155418 - Early microglial response.pdf (11 MB)
Early microglial response, myelin deterioration and lethality in mice deficient for very long chain ceramide synthesis in oligodendrocytes
journal contributionposted on 2023-05-21, 16:29 authored by Teo, JD, Marian, OC, Spiteri, AG, Nicholson, M, Song, H, Khor, JXY, McEwen, HP, Ge, A, Sen, MK, Piccio, L, Jessica FletcherJessica Fletcher, King, NJC, Murray, SS, Bruning, JC, Don, AS
The sphingolipids galactosylceramide (GalCer), sulfatide (ST) and sphingomyelin (SM) are essential for myelin stability and function. GalCer and ST are synthesized mostly from C22-C24 ceramides, generated by Ceramide Synthase 2 (CerS2). To clarify the requirement for C22-C24 sphingolipid synthesis in myelin biosynthesis and stability, we generated mice lacking CerS2 specifically in myelinating cells (CerS2ΔO/ΔO ). At 6 weeks of age, normal-appearing myelin had formed in CerS2ΔO/ΔO mice, however there was a reduction in myelin thickness and the percentage of myelinated axons. Pronounced loss of C22-C24 sphingolipids in myelin of CerS2ΔO/ΔO mice was compensated by greatly increased levels of C18 sphingolipids. A distinct microglial population expressing high levels of activation and phagocytic markers such as CD64, CD11c, MHC class II, and CD68 was apparent at 6 weeks of age in CerS2ΔO/ΔO mice, and had increased by 10 weeks. Increased staining for denatured myelin basic protein was also apparent in 6-week-old CerS2ΔO/ΔO mice. By 16 weeks, CerS2ΔO/ΔO mice showed pronounced myelin atrophy, motor deficits, and axon beading, a hallmark of axon stress. 90% of CerS2ΔO/ΔO mice died between 16 and 26 weeks of age. This study highlights the importance of sphingolipid acyl chain length for the structural integrity of myelin, demonstrating how a modest reduction in lipid chain length causes exposure of a denatured myelin protein epitope and expansion of phagocytic microglia, followed by axon pathology, myelin degeneration, and motor deficits. Understanding the molecular trigger for microglial activation should aid the development of therapeutics for demyelinating and neurodegenerative diseases.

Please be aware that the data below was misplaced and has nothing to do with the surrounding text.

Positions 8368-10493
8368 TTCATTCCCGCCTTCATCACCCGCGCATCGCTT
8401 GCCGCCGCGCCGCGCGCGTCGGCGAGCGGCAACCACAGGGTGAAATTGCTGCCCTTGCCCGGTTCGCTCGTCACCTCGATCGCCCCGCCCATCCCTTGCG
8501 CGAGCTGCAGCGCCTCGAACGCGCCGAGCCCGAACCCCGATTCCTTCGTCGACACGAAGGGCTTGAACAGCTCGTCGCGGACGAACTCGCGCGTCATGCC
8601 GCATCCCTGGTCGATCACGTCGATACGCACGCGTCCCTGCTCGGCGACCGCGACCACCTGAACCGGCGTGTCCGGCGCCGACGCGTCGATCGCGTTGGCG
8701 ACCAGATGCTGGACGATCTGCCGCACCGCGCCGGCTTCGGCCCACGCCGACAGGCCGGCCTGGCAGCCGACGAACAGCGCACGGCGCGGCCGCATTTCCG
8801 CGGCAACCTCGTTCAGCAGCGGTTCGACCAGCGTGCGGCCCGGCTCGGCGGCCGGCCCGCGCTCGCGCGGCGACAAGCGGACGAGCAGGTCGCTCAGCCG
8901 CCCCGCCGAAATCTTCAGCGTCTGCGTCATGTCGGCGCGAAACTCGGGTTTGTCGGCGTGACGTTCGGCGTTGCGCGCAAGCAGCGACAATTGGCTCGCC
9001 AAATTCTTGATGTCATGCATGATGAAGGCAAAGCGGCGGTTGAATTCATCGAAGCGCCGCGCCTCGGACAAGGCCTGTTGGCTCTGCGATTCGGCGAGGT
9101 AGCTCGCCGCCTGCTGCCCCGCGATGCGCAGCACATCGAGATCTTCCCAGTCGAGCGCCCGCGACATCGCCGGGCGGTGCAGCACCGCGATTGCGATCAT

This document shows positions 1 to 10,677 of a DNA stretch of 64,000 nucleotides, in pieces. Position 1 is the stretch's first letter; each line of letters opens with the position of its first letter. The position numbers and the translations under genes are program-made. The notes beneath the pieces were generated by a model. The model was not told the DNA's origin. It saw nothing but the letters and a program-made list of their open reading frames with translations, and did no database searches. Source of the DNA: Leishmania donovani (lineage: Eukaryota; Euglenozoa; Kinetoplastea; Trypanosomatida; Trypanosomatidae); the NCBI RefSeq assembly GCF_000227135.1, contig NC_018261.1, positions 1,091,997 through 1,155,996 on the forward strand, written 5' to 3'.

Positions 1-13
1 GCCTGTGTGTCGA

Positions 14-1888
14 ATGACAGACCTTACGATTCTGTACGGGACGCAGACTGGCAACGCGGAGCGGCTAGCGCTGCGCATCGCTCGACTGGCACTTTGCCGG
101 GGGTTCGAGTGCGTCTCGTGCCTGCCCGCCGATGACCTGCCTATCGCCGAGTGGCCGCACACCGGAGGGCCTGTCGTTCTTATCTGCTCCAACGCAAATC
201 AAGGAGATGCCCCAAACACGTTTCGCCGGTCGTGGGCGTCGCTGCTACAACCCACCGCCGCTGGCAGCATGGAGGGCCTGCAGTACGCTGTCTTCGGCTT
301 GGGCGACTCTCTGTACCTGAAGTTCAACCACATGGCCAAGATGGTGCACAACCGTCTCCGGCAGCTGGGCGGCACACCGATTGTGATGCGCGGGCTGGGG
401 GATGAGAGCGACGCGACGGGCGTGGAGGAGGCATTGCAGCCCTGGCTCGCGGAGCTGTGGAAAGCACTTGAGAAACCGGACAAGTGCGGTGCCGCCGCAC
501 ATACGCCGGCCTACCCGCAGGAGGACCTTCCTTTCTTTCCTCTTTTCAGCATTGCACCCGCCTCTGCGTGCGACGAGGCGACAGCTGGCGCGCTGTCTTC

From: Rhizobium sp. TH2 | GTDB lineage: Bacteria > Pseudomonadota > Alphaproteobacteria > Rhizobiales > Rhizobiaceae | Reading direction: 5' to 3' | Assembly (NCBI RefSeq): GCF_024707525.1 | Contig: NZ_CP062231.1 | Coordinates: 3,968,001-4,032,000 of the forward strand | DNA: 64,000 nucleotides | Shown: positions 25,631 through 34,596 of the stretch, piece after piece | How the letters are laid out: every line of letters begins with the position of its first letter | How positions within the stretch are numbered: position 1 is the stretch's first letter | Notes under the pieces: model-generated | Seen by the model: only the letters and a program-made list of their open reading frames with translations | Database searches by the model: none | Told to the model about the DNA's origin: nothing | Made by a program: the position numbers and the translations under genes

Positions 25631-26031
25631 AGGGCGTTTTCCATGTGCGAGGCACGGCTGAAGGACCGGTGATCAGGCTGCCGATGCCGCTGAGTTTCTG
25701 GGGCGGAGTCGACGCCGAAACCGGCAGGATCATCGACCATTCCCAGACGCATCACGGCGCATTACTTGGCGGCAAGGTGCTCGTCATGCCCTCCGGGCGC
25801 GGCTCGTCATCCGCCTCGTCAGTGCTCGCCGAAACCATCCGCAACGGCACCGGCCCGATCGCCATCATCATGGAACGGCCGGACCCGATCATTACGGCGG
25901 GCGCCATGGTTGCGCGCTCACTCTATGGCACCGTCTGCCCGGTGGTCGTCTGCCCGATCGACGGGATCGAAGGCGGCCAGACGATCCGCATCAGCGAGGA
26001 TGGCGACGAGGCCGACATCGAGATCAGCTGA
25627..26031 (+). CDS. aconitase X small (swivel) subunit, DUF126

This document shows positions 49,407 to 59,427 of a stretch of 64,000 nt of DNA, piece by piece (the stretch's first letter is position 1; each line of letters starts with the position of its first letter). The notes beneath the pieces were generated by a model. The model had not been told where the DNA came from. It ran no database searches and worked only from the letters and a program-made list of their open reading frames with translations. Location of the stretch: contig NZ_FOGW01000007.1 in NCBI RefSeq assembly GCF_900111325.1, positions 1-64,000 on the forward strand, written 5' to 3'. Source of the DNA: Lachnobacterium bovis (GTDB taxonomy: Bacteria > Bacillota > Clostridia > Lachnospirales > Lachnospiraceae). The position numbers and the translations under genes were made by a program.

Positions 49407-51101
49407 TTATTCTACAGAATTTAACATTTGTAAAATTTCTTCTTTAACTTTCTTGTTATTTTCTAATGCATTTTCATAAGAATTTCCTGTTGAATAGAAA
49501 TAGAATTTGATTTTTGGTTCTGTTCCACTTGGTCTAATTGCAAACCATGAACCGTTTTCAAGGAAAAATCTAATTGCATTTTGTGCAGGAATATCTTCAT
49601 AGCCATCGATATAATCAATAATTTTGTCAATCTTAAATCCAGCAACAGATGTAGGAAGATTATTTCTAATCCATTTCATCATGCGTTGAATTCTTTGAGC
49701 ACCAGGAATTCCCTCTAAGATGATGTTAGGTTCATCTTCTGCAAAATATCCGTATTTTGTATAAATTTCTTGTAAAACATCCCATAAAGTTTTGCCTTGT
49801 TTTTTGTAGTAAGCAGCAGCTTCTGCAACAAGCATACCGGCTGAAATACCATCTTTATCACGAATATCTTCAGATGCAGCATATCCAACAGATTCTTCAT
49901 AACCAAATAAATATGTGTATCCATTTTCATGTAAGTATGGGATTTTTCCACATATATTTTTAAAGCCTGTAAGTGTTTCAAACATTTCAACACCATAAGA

Department/SchoolMenzies Institute for Medical Research
Place of publicationDiv John Wiley & Sons Inc, 605 Third Ave, New York, USA, Ny, 10158-0012
Rights statement© 2022 The Authors. GLIA published by Wiley Periodicals LLC. This is an open access article under the terms of the Creative Commons Attribution-NonCommercial-NoDerivatives 4.0 International (CC BY-NC-ND 4.0) License, https://creativecommons.org/licenses/by-nc-nd/4.0/ which permits use and distribution in any medium, provided the original work is properly cited, the use is non-commercial and no modifications or adaptations are made.